Webhooks. Some developers love them, some developers hate them. Non-developers love saying it. It’s a fun word. Sounds like something Spiderman would use in a fight.
But they aren’t. They are a modern software principle used in pub/sub architectures to notify subscribers when certain events occur in a system.
Woah woah woah.
Let’s break that down a little bit. That was a lot of fancy words strung together.
To help illustrate webhooks and their purpose, we’re going to use car shopping as a metaphor.
In spring of last year I was in the market for a new car. I really wanted a Jeep Wrangler. So I went to the internet and searched across dozens of car dealerships to see what was in stock.
Unfortunately for me, I’m pretty picky and did not like anything I saw.
So I kept going back day after day, checking if any of these dealerships had something new. Most days, nothing new would come in. Other days, a new Wrangler would come in, but it wasn’t a color or year that I was looking for.
Before I knew it, I had spent a significant amount of time asking these dealerships for the same thing over and over again.
It would be really nice to just be notified when something comes in that matches what I want.
I went into the Jeep dealer to check the lot myself. Of course, nothing matched my criteria. So I asked the dealer to give me a call whenever a red, blue, green, or yellow Jeep came in.
I stopped browsing their website every day and waited for a call. Sure enough, about two weeks later I got a call and long story short - I’m happily driving my new Wrangler.
So how does this relate to webhooks?
A webhook is an API that accepts data from a publisher. The publisher is triggered by an event in the software system. When an event occurs, the system makes a call to all of the subscribers who wish to be notified.
The publisher does not know what the subscribers are going to do with the information and frankly - it doesn’t care. All it cares about is notifying subscribers that something happened.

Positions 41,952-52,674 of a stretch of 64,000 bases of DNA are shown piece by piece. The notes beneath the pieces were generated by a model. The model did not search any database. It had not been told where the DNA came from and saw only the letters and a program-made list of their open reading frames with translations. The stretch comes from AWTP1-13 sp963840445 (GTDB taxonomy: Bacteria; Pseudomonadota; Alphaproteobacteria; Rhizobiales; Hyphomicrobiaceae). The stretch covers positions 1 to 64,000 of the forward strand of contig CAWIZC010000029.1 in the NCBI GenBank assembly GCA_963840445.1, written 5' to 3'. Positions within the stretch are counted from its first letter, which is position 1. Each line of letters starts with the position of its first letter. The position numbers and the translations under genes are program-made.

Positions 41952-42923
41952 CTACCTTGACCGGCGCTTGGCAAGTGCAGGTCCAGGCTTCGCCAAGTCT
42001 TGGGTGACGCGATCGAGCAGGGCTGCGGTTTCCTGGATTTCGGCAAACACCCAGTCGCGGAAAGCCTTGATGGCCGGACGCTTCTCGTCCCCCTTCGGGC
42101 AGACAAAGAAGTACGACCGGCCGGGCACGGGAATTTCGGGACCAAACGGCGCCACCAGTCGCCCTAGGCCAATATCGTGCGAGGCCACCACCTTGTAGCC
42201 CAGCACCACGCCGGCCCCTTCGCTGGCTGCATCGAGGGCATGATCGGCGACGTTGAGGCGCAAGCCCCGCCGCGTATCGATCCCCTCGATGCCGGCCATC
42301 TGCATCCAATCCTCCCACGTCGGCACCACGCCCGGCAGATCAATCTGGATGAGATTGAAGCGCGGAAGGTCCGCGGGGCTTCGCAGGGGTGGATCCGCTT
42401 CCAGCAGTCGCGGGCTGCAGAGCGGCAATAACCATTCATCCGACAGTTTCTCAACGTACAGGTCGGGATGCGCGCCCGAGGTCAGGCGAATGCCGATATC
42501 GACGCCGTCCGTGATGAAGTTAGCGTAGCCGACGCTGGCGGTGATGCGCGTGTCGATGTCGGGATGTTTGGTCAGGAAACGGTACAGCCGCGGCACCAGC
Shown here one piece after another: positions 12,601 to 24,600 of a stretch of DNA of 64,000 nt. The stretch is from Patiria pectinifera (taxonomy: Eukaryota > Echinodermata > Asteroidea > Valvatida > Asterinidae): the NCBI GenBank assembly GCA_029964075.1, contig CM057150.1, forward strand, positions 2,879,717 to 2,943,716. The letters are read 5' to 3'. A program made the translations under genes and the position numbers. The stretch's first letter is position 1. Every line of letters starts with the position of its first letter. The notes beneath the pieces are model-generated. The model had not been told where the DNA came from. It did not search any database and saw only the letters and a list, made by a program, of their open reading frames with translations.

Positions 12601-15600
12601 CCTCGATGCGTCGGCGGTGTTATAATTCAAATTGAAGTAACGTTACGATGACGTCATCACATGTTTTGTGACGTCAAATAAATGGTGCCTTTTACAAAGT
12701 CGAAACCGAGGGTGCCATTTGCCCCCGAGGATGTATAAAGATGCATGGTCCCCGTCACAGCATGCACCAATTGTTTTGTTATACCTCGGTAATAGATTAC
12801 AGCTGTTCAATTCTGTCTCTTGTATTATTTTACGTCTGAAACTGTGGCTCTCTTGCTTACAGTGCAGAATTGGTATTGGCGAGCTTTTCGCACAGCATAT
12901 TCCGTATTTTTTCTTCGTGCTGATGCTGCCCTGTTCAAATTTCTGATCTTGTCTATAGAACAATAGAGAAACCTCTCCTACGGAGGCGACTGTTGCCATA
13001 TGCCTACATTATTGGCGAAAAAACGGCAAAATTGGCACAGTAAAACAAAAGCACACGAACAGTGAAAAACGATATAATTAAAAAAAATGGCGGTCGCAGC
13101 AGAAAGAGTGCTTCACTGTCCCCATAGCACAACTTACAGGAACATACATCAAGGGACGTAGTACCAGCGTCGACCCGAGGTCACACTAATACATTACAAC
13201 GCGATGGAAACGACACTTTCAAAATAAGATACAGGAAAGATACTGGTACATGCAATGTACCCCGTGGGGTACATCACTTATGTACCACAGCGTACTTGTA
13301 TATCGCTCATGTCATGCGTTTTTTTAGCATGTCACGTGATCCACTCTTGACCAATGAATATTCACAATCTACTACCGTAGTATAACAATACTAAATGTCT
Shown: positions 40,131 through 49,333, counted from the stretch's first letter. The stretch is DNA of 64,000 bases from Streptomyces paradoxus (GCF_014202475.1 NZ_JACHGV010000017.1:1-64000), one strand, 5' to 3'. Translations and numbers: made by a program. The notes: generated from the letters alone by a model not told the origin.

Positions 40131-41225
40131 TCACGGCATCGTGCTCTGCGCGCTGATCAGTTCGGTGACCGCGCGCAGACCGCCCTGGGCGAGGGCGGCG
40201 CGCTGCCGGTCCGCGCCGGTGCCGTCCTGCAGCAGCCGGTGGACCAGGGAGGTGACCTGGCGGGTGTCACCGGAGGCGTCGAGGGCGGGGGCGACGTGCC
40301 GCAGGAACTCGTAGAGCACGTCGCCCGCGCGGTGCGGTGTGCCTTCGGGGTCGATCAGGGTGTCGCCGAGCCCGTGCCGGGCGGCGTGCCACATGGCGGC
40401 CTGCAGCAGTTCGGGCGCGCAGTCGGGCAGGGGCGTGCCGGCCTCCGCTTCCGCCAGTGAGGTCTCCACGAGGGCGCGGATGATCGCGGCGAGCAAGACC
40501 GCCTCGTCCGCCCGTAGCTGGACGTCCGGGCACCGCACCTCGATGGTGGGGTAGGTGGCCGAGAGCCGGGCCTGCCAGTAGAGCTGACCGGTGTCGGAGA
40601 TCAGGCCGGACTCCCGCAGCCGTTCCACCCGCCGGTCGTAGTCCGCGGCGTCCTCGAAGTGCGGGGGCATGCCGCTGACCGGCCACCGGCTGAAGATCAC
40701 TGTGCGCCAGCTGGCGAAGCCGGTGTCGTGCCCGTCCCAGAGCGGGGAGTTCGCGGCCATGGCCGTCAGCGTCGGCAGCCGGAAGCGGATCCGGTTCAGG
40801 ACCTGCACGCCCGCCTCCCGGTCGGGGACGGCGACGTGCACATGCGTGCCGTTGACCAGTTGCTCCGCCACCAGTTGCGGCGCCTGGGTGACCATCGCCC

Tying this back to the car dealership, we have a few pieces.
When I went into the car dealer, I subscribed to the “car matching my criteria” event by giving the dealer my phone number. I didn’t commit to purchasing a car or promise I would come in. It was strictly to be informed. When a car that I might be interested in rolled onto the lot, the dealer called my phone and let me know.
From there it’s up to me, the subscriber, to figure out what to do.
Car dealerships turn over a lot of inventory. If I had asked to be notified any time they got a new car, my phone would have been ringing off the hook and I eventually would have stopped answering.
By adding my specific criteria when I was subscribing, I was able to weed out the noise. I was only contacted when something I specifically cared about came into stock.
Give me a red/blue/green/yellow Jeep less than 5 years old.
With webhooks, this is known as a filter. There is no “red/blue/green/yellow Jeep less than 5 years old” event from the car dealership. But there is a “new car on the lot” event.
So I subscribed to the “new car on the lot” event and added a filter of “red/blue/green/yellow color, Jeep make, Wrangler model, and < 5 years old year”.
By adding the filter, I now only receive updates I care about.
Webhooks are useful because it frees you up from constantly checking if something happened. A software system will notify you as soon as something happens. You can ask to be notified on any number of events/things happening.
You are the owner of the webhook, not the software system. The webhook is your callback number for when something happens.
Webhooks can be notified whenever a generic event happens or you can filter down to be notified when specific criteria are met.
Software systems are known as publishers. Owners of the webhook (you!) are known as subscribers. This is where the phrase pub/sub comes from.
If you wish to learn more about how systems like this work, AWS has a managed service called SNS (Simple Notification Service) that handles the hard work for you. I have also provided a quick start guide for building your own webhooks and publishing events.